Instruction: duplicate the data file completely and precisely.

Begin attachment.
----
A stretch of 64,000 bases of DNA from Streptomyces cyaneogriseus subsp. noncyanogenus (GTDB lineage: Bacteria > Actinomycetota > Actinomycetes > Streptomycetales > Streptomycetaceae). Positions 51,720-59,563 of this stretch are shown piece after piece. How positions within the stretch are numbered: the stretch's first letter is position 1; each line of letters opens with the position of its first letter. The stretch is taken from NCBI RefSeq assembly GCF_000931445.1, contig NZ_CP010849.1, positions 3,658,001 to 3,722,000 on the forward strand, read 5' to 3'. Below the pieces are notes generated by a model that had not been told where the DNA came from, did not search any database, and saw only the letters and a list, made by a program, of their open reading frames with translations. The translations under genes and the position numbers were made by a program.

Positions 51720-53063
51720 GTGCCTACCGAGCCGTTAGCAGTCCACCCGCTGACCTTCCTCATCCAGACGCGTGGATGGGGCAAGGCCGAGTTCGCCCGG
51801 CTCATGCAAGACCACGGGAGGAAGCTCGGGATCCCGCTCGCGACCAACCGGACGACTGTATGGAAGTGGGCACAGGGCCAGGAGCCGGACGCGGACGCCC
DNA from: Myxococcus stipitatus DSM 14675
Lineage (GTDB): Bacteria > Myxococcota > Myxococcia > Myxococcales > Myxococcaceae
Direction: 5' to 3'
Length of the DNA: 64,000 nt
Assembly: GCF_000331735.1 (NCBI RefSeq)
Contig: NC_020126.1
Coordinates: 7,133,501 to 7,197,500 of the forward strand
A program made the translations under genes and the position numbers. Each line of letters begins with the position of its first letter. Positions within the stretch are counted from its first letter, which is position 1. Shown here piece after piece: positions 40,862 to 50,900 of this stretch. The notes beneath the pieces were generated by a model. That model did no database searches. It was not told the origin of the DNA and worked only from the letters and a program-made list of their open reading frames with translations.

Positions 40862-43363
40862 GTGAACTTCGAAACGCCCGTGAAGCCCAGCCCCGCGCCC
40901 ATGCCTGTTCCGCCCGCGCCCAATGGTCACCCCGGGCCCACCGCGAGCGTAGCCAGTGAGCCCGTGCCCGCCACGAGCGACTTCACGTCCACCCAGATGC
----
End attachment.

A stretch of 64,000 bases of DNA from Streptomyces cyaneogriseus subsp. noncyanogenus (GTDB lineage: Bacteria > Actinomycetota > Actinomycetes > Streptomycetales > Streptomycetaceae). Positions 51,720-59,563 of this stretch are shown piece after piece. How positions within the stretch are numbered: the stretch's first letter is position 1; each line of letters opens with the position of its first letter. The stretch is taken from NCBI RefSeq assembly GCF_000931445.1, contig NZ_CP010849.1, positions 3,658,001 to 3,722,000 on the forward strand, read 5' to 3'. Below the pieces are notes generated by a model that had not been told where the DNA came from, did not search any database, and saw only the letters and a list, made by a program, of their open reading frames with translations. The translations under genes and the position numbers were made by a program.

Positions 51720-53063
51720 GTGCCTACCGAGCCGTTAGCAGTCCACCCGCTGACCTTCCTCATCCAGACGCGTGGATGGGGCAAGGCCGAGTTCGCCCGG
51801 CTCATGCAAGACCACGGGAGGAAGCTCGGGATCCCGCTCGCGACCAACCGGACGACTGTATGGAAGTGGGCACAGGGCCAGGAGCCGGACGCGGACGCCC
DNA from: Myxococcus stipitatus DSM 14675
Lineage (GTDB): Bacteria > Myxococcota > Myxococcia > Myxococcales > Myxococcaceae
Direction: 5' to 3'
Length of the DNA: 64,000 nt
Assembly: GCF_000331735.1 (NCBI RefSeq)
Contig: NC_020126.1
Coordinates: 7,133,501 to 7,197,500 of the forward strand
A program made the translations under genes and the position numbers. Each line of letters begins with the position of its first letter. Positions within the stretch are counted from its first letter, which is position 1. Shown here piece after piece: positions 40,862 to 50,900 of this stretch. The notes beneath the pieces were generated by a model. That model did no database searches. It was not told the origin of the DNA and worked only from the letters and a program-made list of their open reading frames with translations.

Positions 40862-43363
40862 GTGAACTTCGAAACGCCCGTGAAGCCCAGCCCCGCGCCC
40901 ATGCCTGTTCCGCCCGCGCCCAATGGTCACCCCGGGCCCACCGCGAGCGTAGCCAGTGAGCCCGTGCCCGCCACGAGCGACTTCACGTCCACCCAGATGC